Local pediatricians urge parents to keep up with well visits

Well visits down 50 percent at one local office

Lauren Williams, of Waynesville, gave birth to newborn twins, a girl named Ellis and a boy named Grant, on Feb. 20, weeks before the coronavirus changed almost everything about American life.

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The twins had their first well visit with their pediatrician, Dr. Randy Eisenhut, in Centerville before schools, stores and restaurants across the state closed with Gov. Mike DeWine’s stay-at-home order. They had their second well visit in April under different circumstances.

“Everyone had masks on, so that was different,” Williams said. “They screened us before we came in. We called when we got there. They asked us some questions about how we were feeling: if we had been sick, if the babies had been sick, if we had a temperature. My husband (Brad) and I luckily both got to go because we have two babies, but otherwise only one of us could have gone. We waited in the parking lot until they were ready for us.”

Parents and pediatricians have adapted to that kind of new normal this spring. Williams didn’t debate whether to take her infants to their well visits, but many parents have cancelled their visits or postponed them out of fear of exposing their kids to COVID-19.

Dr. Silvia Parks, of South Dayton Pediatrics, said well visits are down 50 percent at her practice. It’s an issue across the state, and Dr. Amy Acton, director of the Ohio Department of Health, addressed it April 28 during a press conference with Gov. Mike DeWine.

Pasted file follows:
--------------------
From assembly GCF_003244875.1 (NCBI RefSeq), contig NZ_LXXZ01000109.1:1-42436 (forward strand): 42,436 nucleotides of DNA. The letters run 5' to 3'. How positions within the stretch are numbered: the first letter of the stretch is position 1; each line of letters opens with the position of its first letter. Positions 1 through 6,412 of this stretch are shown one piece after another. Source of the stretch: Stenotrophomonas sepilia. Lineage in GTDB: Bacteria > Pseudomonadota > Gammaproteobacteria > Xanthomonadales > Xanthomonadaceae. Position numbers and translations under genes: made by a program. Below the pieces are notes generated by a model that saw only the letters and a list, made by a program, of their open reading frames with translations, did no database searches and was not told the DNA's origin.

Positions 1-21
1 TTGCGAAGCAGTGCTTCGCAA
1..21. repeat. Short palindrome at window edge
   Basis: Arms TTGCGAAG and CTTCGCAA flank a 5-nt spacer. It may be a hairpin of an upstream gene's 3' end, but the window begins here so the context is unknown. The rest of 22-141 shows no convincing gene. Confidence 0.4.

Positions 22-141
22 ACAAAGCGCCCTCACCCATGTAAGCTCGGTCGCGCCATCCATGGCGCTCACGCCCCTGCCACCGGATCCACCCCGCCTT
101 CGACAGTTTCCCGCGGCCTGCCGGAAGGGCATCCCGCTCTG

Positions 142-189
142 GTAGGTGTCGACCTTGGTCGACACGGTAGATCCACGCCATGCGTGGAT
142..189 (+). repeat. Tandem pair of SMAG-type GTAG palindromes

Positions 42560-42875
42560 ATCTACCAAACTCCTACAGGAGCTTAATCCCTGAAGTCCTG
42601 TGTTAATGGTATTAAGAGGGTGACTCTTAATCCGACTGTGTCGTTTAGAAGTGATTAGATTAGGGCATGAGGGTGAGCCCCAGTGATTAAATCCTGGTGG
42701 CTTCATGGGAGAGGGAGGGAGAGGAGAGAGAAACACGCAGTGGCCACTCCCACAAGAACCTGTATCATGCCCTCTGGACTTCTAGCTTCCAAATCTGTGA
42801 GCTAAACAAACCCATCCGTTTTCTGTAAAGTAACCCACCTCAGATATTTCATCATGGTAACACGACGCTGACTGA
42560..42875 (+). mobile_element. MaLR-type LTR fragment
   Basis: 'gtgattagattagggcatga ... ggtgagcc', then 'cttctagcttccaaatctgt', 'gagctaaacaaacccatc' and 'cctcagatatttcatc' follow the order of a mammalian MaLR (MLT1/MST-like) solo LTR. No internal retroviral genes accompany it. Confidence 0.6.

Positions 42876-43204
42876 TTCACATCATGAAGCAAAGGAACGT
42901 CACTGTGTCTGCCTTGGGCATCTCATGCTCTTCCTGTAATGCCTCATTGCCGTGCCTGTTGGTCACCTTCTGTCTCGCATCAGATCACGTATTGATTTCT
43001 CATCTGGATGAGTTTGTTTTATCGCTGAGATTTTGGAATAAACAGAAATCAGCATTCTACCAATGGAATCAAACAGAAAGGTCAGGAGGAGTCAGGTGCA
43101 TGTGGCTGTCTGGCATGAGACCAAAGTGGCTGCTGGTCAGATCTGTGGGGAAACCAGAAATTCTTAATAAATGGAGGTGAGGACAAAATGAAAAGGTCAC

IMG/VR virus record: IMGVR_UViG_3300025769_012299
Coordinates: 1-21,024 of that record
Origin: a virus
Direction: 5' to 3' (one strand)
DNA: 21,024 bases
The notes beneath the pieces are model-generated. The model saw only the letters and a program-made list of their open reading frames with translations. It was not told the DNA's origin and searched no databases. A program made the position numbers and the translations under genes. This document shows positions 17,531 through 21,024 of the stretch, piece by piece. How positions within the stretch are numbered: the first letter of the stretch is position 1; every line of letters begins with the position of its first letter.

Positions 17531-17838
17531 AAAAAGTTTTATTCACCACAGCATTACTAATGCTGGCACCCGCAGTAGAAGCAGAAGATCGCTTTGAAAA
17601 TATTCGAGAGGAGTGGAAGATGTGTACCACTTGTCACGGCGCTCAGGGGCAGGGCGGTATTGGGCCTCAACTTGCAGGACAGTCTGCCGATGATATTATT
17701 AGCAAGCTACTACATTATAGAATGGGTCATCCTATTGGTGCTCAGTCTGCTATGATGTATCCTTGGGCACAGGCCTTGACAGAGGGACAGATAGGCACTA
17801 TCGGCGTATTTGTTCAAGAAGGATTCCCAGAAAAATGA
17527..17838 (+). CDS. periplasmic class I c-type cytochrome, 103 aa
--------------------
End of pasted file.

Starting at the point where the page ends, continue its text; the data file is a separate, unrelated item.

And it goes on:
“We know that the threat of coronavirus is very scary, “Acton said, “but we need you to continue to take your children to their well-child visits. Canceling these visits could increase your child’s risk for measles, whooping cough and other life-threatening illnesses.”

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Parks and other local pediatricians at first focused on making sure the youngest children — birth to 18 months — kept coming in for their well visits because keeping on schedule with immunization shots is so important. Postponing appointments was less of a problem with older kids who don’t have developmental concerns, and often those visits can be conducted via telehealth — video or phone checkups.

Now pediatricians are trying to get everyone back on a normal schedule because there’s no telling how long the pandemic will last.

“Of course, people are scared,” Parks said, “so we’re trying to reassure them. We’re only seeing well child checks in the mornings and sick visits in the afternoons mostly.”

Williams trusted her pediatrician was doing everything possible to keep the office clean and everyone healthy.

“I think the good outweighed the risk,” she said. “We wanted to make sure that they obviously got their vaccines. To me as a first-time mom, it was important for our pediatrician to just see them and lay eyes on them and make sure that they were healthy and tell me that everything looked good.”